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Tuesday, July 17, 2018

Nurturing Potion

Observing World Breastfeeding Week,doctors talk about how it helps protect both mother and infant from contracting several diseases

Written by EXPRESS FEATURES SERVICE | Pune | Published: August 7, 2013 3:30:40 am

Underscoring the importance and benefits of breastfeeding,gynaecologists,lactation consultants,dieticians and experts from various fields of medicine in the city observed World Breastfeeding Week from August 1 to 7. The theme for this year was “breastfeeding support and peer counselling”. World Health Organisation recommends exclusive breastfeeding for six months with appropriate complementary foods up to two years of age or beyond. “It is well-known that breastfeeding has numerous health benefits for both the baby and the mother. In addition,studies have consistently shown that the benefits of breastfeeding last well into adulthood,” said Rashmi Poduval,lactation consultant at King Edward Memorial Hospital and Sahyadri Hospital.

She said that breastfeeding offers tremendous emotional benefits for mothers and the physical act of nursing creates a special closeness between mother and child. “Physical touch and cuddling makes the infant secure and comforted. Mothers benefit from this closeness too as it boosts the levels of oxytocin in their bodies,which has a calming effect and produces warm feelings of love and protection towards the child,” said Poduval. She added that the hormonal changes in the course of nursing prevents mothers from sinking into postpartum depression.

Talking about the nutritional value of breast milk,Dr Umesh Vaidya,Head,Neonatal Intensive Care Unit of KEM Hospital,said it is a complex,living,biological fluid which contains just the right amounts of nutrients. “It is rich in immunoglobulins,enzymes,hormones,growth factors and macrophages. Babies learn to regulate temperature and maintain stable breathing and heart rate while being breastfed,” he said,adding that lactose in human milk enhances calcium absorption and metabolises into galactose and glucose,which supplies energy to the infant’s growing brain.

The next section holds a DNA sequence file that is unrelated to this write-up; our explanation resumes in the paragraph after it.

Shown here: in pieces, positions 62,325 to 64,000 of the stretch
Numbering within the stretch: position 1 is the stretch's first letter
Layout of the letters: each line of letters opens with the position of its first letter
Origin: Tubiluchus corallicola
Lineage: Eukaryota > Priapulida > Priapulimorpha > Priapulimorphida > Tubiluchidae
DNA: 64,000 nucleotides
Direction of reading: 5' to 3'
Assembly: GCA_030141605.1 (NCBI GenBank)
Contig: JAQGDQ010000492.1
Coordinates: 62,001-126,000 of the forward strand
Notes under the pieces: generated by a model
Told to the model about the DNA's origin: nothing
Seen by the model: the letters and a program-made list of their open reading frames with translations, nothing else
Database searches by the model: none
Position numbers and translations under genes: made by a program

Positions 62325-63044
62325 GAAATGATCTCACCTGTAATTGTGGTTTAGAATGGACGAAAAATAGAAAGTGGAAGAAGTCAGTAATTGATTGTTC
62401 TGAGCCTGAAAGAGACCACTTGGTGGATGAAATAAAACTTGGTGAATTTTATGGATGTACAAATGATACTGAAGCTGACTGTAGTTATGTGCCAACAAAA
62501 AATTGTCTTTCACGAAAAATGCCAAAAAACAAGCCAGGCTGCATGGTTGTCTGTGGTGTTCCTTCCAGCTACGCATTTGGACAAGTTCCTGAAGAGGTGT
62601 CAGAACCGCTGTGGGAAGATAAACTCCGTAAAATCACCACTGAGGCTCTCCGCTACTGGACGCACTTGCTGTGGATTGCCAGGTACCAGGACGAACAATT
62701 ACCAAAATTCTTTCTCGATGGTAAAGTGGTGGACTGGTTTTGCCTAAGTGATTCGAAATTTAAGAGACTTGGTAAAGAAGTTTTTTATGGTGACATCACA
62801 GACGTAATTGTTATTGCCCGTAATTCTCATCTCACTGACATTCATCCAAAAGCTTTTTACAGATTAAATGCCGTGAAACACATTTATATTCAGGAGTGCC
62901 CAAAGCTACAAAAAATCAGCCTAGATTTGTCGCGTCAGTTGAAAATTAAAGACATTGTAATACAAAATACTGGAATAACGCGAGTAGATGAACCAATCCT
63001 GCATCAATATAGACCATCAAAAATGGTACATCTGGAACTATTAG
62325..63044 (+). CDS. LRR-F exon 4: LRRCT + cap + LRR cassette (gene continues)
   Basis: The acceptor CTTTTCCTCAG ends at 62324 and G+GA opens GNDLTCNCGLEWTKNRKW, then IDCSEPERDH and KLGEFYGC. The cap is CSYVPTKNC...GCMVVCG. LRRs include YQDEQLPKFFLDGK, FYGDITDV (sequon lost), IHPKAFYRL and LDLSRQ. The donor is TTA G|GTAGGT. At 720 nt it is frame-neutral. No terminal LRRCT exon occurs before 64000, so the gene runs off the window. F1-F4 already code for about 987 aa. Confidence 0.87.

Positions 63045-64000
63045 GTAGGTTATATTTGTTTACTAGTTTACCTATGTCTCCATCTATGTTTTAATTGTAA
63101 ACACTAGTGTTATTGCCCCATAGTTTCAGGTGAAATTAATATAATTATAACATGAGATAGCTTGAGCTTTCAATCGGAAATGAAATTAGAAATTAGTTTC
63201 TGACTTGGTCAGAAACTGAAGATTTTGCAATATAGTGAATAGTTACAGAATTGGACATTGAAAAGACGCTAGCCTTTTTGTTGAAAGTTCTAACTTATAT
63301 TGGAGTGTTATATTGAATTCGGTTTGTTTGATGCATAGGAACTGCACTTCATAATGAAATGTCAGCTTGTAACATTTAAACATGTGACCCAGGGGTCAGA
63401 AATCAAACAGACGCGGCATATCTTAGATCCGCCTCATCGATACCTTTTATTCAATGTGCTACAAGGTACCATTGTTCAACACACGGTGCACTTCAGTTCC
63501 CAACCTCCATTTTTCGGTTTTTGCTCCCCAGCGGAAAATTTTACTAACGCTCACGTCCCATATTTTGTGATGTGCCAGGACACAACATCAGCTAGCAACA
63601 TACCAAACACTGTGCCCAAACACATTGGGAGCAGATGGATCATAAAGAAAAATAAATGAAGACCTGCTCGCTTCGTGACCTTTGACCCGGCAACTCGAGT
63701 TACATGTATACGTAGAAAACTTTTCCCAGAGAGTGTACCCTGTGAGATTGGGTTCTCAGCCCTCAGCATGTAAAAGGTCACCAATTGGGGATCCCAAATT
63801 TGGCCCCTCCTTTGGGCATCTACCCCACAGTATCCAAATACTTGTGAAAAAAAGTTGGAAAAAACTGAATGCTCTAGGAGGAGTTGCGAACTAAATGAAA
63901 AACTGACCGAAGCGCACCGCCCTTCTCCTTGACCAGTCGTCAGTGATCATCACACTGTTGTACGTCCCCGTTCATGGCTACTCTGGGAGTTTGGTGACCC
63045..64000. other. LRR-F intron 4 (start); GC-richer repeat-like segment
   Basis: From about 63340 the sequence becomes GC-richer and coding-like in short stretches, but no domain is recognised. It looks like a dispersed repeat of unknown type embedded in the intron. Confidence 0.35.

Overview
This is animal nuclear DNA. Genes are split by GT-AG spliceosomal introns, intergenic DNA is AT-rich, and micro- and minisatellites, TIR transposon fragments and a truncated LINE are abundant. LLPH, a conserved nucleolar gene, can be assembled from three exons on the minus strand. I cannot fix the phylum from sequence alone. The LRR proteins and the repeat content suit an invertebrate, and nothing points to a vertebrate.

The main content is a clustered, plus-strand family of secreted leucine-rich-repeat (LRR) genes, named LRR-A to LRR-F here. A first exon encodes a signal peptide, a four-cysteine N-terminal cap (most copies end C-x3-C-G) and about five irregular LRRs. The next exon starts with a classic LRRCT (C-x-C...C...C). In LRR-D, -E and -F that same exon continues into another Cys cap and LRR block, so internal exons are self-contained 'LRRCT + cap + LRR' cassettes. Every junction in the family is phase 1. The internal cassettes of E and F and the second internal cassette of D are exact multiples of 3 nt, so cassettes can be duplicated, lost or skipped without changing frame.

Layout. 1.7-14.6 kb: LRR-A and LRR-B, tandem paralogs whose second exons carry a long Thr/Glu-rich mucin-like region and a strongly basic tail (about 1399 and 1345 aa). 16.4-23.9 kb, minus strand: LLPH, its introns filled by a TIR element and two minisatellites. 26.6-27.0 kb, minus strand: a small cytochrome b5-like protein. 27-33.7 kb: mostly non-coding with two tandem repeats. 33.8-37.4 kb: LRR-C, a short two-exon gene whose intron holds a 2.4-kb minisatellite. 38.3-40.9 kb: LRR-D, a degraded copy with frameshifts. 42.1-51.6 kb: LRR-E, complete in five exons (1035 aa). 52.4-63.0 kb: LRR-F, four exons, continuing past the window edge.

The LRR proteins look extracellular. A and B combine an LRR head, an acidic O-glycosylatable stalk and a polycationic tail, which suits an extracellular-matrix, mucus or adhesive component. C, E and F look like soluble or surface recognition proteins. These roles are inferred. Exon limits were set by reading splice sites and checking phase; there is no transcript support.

Listing some of the short-term benefits for the child’s health,doctors say being fed on breast milk protects against morbidity and mortality from infectious diseases. Breastfed babies have a decreased chance of developing respiratory and ear infections,allergies,atopic diseases and asthma. It also reduces the risk of urinary tract infections,diarrhea and gastrointestinal reflux. Since breastfed babies learn to control how much they eat,they are leaner than formula-fed infants.

Experts at UNICEF recommend that they should begin to nurse the newborn within an hour of birth. For the first few days after childbirth,mothers produce a unique type of milk called colostrum. It is thick and yellowish,full of proteins,vitamins and minerals. Dieticians also recommend that new mothers,who are keen to shed the extra weight gained during pregnancy,should focus on breastfeeding. On an average,milk production in the mother’s body consumes 200 to 500 calories per day.

According to Dr Geeta Dharmatti,President of the Pune Chapter of Indian Dietetic Association,breastfeeding protects mothers from diabetes and cancer. “Nursing mothers have been shown to maintain lower blood sugar levels than those who don’t nurse their child at all. Mothers with Type 1 diabetes who breastfeed require lesser doses of insulin because of reduced sugar levels. Studies also say that nursing a child lowers the risk of Type 2 diabetes among women,” she says.

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